3. The behavior of any bureaucratic organization can best be understood by assuming that it is controlled by a secret cabal of its enemies.

I was very curious to learn more about Robert Conquest's Laws, and would desire to read Robert's own reasons for why he wrote the laws, but unfortunately aA Google search revealed either people copying and pasting from John Derbyshire or just writing up their own spin on the issue.

HasDid Robert Conquest ever writtenwrite down his "Laws" and justified them? Or is John Derbyshire the only source we have for these Laws ever existing?

Did Robert Conquest ever explain his "Three Laws of Politics"?

On June 25th 2003, John Derbyshire, a columnist for the National Review wrote:

Several readers have asked me for Robert Conquest's Three Laws of politics. As best I can remember, they are:

  1. Everyone is conservative about what he knows best.

  2. Any organization not explicitly and constitutionally right-wing will sooner or later become left-wing.

  3. The behavior of any bureaucratic organization can best be understood by assuming that it is controlled by a secret cabal of its enemies.

I was very curious to learn more about Robert Conquest's Laws, and would desire to read Robert's own reasons for why he wrote the laws, but unfortunately a Google search revealed either people copying and pasting from John Derbyshire or just writing up their own spin on the issue.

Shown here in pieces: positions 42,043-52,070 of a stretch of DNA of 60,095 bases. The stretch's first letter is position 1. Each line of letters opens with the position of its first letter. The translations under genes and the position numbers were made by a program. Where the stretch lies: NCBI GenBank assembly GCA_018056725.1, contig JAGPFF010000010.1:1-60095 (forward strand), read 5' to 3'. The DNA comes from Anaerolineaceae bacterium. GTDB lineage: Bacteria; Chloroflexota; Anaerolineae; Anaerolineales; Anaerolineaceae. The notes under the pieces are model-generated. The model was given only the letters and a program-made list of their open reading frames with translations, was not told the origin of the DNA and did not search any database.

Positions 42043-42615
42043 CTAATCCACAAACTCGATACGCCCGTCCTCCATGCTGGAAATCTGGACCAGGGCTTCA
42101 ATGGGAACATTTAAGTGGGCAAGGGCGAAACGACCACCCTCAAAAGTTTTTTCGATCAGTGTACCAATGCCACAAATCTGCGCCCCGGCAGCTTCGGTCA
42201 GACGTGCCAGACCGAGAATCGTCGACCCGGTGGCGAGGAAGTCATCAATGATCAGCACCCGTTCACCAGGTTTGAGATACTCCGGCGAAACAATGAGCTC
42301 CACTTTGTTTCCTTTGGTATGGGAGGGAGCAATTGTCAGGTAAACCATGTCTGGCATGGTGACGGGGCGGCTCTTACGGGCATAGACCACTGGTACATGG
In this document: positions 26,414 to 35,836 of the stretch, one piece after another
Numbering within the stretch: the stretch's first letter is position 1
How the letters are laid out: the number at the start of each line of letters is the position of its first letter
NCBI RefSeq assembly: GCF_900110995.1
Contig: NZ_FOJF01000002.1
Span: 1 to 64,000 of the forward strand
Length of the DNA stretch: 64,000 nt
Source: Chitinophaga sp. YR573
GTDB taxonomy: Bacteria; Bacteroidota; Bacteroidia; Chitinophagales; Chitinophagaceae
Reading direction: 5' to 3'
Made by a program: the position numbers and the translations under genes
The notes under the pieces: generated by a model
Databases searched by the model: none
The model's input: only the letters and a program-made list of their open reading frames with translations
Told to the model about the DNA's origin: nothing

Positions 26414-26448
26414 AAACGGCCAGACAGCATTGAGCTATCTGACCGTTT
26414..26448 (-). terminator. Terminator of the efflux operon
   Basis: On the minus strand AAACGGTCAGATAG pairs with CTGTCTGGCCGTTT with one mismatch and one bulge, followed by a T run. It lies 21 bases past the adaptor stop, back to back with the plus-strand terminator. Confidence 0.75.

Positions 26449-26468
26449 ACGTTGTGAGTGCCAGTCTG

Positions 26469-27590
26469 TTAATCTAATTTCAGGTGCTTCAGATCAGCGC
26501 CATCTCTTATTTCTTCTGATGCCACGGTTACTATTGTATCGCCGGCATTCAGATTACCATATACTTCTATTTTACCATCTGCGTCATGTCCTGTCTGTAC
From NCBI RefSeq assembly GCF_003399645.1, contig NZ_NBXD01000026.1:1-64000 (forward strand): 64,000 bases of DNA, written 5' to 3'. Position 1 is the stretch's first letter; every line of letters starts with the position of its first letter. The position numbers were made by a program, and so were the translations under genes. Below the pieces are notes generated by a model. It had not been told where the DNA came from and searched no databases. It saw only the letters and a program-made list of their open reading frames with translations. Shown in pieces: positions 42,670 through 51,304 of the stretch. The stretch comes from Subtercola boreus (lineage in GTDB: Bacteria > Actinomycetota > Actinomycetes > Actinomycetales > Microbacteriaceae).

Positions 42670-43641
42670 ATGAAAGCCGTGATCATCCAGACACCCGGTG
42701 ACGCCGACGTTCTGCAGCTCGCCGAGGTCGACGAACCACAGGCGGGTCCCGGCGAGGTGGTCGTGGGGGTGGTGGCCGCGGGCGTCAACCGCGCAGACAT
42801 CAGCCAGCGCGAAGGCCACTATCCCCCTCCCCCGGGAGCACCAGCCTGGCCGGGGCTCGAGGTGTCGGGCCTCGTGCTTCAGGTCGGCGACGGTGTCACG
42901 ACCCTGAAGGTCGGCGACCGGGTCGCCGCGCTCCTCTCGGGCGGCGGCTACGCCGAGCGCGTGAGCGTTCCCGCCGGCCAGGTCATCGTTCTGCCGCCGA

Has Robert Conquest ever written down his "Laws" and justified them? Or is John Derbyshire the only source we have for these Laws ever existing?

Did Robert Conquest ever state his "Three Laws of Politics"?

Robert Conquest was an historian who is sometimes quoted for his "Three Laws of Politics":

  • Everyone is conservative about what he knows best.
  • Any organization not explicitly right-wing sooner or later becomes left-wing.
  • The simplest way to explain the behavior of any bureaucratic organization is to assume that it is controlled by a cabal of its enemies.

While these laws have been attributed to him (e.g. by John Derbyshire, a columnist for the National Review in 2003, it isn't clear that he ever stated them.

A Google search revealed either people copying and pasting from John Derbyshire or just writing up their own spin on the issue.

Did Robert Conquest ever write down his "Laws"?

1
source | link

Did Robert Conquest ever explain his "Three Laws of Politics"?

On June 25th 2003, John Derbyshire, a columnist for the National Review wrote:

Several readers have asked me for Robert Conquest's Three Laws of politics. As best I can remember, they are:

  1. Everyone is conservative about what he knows best.

  2. Any organization not explicitly and constitutionally right-wing will sooner or later become left-wing.

  3. The behavior of any bureaucratic organization can best be understood by assuming that it is controlled by a secret cabal of its enemies.

I was very curious to learn more about Robert Conquest's Laws, and would desire to read Robert's own reasons for why he wrote the laws, but unfortunately a Google search revealed either people copying and pasting from John Derbyshire or just writing up their own spin on the issue.

Has Robert Conquest ever written down his "Laws" and justified them? Or is John Derbyshire the only source we have for these Laws ever existing?